Pain often misunderstood in people living with dementia, report reveals

Subtle behavioural changes such as restlessness, changes in body language, speech and sleep patterns, appetite and facial expressions can all indicate the presence of pain in people with dementia, a new report reveals

Research to show the importance of non-verbal indicators and digital systems for assessing pain in people living with dementia has been published as part of World Alzheimer’s Day (Monday 21 September) by PainChek.

The report investigates the complex relationship between pain and dementia, how pain affects the behaviour of people living with dementia, the main issues with assessing pain and methods to overcome these.

Common symptoms attributed to Alzheimer’s or other dementias, such as aggression, agitation, loss of inhibitions and anxiety, are mistakenly not considered indicators of pain.

Professor Jeff Hughes, chief scientific officer at PainChek said: “At least 50 percent of people living with dementia in the UK’s 18,000 care and residential homes regularly experience pain.”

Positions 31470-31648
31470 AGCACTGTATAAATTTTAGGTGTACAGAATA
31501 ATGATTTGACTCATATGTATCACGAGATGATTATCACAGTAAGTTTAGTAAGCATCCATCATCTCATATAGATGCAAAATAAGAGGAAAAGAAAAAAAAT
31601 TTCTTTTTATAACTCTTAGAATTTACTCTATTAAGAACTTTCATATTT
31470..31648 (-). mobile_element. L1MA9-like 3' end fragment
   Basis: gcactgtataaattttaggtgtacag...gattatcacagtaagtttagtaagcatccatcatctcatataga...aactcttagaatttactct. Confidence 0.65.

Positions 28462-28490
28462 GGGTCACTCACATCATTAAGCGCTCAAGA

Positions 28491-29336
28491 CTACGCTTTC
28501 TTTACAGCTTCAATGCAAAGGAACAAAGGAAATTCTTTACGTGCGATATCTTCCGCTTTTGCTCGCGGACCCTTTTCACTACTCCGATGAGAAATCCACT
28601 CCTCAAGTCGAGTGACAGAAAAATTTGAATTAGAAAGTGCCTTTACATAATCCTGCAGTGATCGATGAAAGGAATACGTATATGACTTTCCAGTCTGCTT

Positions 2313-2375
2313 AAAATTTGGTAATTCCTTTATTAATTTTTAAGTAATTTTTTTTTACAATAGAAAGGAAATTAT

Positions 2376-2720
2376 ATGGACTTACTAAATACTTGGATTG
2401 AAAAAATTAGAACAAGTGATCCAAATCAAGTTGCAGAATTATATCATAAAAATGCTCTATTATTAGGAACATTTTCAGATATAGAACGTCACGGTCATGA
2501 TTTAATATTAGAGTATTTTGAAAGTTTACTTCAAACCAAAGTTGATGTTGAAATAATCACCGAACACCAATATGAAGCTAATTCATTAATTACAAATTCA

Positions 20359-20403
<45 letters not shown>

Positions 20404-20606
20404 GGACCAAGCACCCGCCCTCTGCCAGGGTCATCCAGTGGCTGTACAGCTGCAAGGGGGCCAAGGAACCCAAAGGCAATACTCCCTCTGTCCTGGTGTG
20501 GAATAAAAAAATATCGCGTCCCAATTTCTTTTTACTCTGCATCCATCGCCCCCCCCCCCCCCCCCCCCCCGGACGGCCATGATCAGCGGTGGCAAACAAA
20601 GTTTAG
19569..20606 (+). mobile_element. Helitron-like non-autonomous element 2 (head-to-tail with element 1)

Professor Jeff Hughes

Key findings from the report:

  • Self-report methods of pain assessment are not suitable for people living with dementia.
  • Non-verbal indicators are an important indicator of pain.
  • Effectively assessing pain ensures you can either identify the root cause of the behaviours to ensure residents receive the most appropriate and effective treatments.
  • Paper-based systems should be replaced with digital point-of-care systems.
  • In a study of 169 patients, 29 percent of pain episodes had no documentation concerning that resident’s pain. Technology should be used overcome the gap in pain documentation and ensure care providers can use evidence-based pain management practices.
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